K. G. Subramanyan studied art in Madras and joined Kala Bhavana, Santiniketan, in 1944, where he trained under Nandalal Bose. He then taught at Faculty of Fine Arts, M. S. University, Baroda, and later at Santiniketan. Compared to what the Progressives were doing, Subramanyan attempted to create a different kind of modern Indian art, drawing on myths, fables and traditional narratives in a variety of mediums. He painted women, children, objects and animals before a period of exclusively painting still-lifes in the Sixties. His paintings became a study of objects as forms, with bright colours and abstract shapes until the shift to the Terrace series in the Seventies.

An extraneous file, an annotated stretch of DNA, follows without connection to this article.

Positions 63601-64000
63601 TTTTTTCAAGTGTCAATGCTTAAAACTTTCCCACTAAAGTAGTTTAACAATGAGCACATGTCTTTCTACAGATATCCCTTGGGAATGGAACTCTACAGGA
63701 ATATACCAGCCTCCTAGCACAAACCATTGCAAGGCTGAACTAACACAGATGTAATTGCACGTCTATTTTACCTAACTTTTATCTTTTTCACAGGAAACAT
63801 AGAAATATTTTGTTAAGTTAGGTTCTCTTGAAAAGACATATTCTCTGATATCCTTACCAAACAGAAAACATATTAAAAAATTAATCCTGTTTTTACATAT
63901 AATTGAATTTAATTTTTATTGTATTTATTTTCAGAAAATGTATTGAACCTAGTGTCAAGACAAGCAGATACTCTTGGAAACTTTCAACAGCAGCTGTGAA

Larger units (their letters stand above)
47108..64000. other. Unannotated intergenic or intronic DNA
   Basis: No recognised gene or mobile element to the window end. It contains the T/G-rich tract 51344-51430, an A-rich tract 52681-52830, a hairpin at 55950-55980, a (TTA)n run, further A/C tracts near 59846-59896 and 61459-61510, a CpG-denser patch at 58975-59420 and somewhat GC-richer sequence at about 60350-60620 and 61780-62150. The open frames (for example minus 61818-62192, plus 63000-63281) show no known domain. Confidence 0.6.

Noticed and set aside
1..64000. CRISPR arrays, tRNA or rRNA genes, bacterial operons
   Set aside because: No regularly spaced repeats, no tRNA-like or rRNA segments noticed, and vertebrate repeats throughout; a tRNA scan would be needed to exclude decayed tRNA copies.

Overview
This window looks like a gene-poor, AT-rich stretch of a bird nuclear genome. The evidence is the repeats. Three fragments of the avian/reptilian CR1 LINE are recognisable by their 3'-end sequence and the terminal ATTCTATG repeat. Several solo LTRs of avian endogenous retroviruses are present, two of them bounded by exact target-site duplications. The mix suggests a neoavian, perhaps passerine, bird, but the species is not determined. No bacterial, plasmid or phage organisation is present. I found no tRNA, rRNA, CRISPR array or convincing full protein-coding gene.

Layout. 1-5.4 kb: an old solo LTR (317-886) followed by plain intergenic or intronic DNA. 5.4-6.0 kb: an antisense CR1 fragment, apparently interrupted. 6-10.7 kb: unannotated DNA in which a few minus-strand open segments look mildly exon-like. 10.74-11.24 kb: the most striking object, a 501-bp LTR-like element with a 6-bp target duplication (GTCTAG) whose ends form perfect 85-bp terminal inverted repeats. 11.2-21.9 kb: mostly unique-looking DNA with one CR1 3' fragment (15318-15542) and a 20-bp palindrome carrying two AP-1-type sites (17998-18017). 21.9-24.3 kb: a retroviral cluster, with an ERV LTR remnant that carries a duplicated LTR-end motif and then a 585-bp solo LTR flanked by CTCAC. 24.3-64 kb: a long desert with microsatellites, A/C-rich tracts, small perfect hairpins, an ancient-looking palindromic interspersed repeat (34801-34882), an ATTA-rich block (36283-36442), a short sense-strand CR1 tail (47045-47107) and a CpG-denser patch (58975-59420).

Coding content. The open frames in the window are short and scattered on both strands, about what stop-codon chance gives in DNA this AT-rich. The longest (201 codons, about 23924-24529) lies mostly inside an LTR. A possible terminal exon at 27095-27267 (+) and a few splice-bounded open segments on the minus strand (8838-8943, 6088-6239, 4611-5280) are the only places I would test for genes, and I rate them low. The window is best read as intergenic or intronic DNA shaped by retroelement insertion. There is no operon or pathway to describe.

Subramanyan’s prominent black line recalls Pablo Picasso and F. N. Souza, but only serves, in his case, to differentiate his figures from the surface of the work, the volume from the plane. Known for the sensuality of his imagery and figures, the nightly backdrops and the reflective faces, Subramanyan’s paintings reveal a continued cubist influence. A revered teacher and theoretician, Subramanyan is a well-known fiction writer and poet and has written extensively on art. He lives and works in Baroda.